The next day, Molina does not want to leave, but Arregui sees his liberation as an opportunity to communicate with the revolution, and asks him to deliver a telephone message. Molina refuses, and requests a parting token of tenderness that they did not share the night before: A kiss. Arregui begs Molina to stand up for himself in the outside world, and to never submit to degradation. Molina vows to make the call, and they kiss. As Molina bids his beloved farewell, Arregui whispers a telephone number and message in his ear.
Molina returns home and visits his mother (Miriam Pires) who is happy to see him home. Over the next few days, Molina makes a tepid reentry into civilian life, unaware that he is being followed by Pedro, the warden's henchman. A few days later, Molina makes the phone call, and is ordered by the unseen person over the phone to meet the revolutionaries in person. He hesitantly agrees, despite the danger, and plans to disappear afterward. Molina clears his bank account, and asks a friend to deliver the package of cash to his mother.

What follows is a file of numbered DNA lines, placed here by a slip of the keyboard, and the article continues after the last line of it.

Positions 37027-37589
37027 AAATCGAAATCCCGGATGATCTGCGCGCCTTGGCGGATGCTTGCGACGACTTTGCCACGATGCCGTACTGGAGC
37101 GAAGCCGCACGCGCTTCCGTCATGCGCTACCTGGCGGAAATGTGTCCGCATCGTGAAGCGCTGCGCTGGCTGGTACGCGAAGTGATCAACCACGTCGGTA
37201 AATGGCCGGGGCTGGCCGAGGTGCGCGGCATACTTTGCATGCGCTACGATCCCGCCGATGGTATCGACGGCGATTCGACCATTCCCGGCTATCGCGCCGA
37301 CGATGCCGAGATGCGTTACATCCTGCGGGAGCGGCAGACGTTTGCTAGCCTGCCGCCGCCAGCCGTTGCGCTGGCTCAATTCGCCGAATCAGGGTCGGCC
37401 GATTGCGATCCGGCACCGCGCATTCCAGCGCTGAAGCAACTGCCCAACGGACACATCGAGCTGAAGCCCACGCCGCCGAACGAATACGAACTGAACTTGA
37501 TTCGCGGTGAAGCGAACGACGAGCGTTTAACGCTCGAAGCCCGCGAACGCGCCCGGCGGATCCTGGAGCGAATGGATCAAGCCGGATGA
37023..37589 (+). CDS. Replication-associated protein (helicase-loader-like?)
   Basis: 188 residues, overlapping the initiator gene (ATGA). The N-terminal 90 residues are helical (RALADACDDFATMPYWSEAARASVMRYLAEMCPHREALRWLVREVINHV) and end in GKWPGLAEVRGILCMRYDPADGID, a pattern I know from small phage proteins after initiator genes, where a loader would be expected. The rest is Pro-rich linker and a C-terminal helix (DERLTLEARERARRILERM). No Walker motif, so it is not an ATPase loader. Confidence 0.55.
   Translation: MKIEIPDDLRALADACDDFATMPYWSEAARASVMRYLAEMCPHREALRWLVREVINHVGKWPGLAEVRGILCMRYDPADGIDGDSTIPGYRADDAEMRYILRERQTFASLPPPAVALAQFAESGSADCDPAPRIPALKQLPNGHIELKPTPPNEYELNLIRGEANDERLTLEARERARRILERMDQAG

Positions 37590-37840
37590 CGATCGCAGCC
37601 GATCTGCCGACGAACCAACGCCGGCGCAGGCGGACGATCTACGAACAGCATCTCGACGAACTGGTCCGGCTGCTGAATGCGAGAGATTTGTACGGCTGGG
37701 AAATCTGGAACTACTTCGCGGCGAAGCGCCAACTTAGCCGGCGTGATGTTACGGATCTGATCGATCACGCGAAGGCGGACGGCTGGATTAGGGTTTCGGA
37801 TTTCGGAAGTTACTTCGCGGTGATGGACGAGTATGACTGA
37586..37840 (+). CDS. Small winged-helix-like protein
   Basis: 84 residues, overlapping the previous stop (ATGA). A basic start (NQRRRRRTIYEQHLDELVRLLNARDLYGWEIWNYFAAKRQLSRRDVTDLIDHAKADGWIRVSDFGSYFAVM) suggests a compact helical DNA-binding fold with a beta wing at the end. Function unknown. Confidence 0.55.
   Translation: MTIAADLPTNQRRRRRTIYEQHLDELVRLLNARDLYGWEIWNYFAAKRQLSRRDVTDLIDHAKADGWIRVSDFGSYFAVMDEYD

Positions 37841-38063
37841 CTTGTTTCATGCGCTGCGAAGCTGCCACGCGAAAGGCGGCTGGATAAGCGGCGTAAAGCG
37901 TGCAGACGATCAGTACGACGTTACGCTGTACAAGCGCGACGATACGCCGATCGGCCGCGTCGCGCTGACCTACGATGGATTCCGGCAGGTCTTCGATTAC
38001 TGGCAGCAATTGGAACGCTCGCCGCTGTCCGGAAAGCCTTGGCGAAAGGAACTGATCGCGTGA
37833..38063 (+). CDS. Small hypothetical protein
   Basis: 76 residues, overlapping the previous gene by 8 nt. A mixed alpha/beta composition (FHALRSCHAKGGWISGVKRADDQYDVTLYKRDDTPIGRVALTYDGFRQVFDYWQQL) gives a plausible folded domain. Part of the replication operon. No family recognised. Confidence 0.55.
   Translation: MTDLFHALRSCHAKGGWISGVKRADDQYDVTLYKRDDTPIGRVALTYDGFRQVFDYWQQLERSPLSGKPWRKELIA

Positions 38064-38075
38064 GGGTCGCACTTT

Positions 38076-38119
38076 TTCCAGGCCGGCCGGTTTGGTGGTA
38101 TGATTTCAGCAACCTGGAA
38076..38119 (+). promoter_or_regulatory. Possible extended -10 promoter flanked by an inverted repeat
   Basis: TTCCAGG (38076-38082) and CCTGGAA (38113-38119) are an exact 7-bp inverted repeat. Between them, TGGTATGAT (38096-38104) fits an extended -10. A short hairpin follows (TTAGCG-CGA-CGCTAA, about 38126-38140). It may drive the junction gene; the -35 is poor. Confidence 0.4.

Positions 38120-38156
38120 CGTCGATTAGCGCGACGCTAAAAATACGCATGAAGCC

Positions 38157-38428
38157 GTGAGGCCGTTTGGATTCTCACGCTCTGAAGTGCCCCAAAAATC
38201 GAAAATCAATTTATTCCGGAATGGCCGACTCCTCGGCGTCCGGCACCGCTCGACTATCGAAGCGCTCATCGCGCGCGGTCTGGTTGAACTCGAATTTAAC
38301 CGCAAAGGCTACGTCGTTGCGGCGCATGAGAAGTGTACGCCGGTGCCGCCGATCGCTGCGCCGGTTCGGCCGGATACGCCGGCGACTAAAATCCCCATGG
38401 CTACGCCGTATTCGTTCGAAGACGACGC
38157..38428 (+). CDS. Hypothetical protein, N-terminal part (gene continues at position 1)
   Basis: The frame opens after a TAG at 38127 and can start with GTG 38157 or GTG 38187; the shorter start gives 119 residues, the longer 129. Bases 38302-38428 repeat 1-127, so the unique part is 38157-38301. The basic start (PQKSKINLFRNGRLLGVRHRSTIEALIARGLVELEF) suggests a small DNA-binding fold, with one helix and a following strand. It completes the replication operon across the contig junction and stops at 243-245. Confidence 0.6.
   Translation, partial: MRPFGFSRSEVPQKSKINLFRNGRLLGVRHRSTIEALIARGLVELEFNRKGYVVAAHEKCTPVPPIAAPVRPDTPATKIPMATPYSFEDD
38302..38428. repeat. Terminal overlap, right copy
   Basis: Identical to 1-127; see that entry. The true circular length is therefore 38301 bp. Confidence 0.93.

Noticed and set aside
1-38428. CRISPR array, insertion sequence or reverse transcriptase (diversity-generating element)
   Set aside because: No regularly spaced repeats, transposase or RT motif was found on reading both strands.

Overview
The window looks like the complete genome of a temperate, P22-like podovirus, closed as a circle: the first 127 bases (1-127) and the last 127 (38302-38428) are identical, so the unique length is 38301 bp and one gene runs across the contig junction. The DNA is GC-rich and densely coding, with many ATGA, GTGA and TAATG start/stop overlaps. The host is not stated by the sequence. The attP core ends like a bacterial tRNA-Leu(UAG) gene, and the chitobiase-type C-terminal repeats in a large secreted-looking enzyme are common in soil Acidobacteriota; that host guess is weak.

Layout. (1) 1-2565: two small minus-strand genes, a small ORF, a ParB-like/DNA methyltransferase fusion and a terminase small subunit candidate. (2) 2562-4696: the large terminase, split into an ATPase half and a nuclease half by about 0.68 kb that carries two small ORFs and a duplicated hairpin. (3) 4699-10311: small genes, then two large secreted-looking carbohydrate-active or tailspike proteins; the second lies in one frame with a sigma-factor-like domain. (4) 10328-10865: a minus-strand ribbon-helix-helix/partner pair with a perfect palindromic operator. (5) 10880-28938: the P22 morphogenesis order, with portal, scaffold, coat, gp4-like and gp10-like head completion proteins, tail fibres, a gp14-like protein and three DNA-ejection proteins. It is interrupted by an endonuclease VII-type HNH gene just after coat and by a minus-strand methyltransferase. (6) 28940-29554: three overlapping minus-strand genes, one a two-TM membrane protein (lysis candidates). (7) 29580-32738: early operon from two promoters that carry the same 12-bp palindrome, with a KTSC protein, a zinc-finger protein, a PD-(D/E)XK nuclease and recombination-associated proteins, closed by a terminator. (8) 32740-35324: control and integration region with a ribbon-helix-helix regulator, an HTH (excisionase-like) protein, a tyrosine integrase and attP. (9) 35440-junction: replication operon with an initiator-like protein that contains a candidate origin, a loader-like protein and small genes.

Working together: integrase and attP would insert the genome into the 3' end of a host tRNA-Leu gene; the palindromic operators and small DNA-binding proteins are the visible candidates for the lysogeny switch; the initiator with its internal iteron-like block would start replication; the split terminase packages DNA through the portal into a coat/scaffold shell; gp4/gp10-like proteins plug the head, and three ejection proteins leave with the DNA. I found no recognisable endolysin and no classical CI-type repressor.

In a crowded city plaza, Molina heads to the meeting place and realizes he is being trailed by Pedro. As he approaches the revolutionaries' car, a young woman (Ana Maria Braga) introduces herself as Arregui's girl friend, Lidia. However, she sees Pedro and incorrectly suspects Molina of being an informant. Lidia shoots Molina in the chest. While the rebels speed away, Pedro and his men pull Molina into his vehicle and holds him at gunpoint, ordering him to reveal the telephone number, but Molina dies before he can say anything. Molina's dead body is unceremoniously dumped in a back alley trash heap.
Back in prison, Arregui is tortured but he continues to refuse to talk. A medic takes pity and secretly injects him with a painkiller. As Arregui loses consciousness and seemingly dies, he is visited by Marta the Spider Woman. She guides him out of the prison, and leads him to the desert island in Molina's imaginary movie.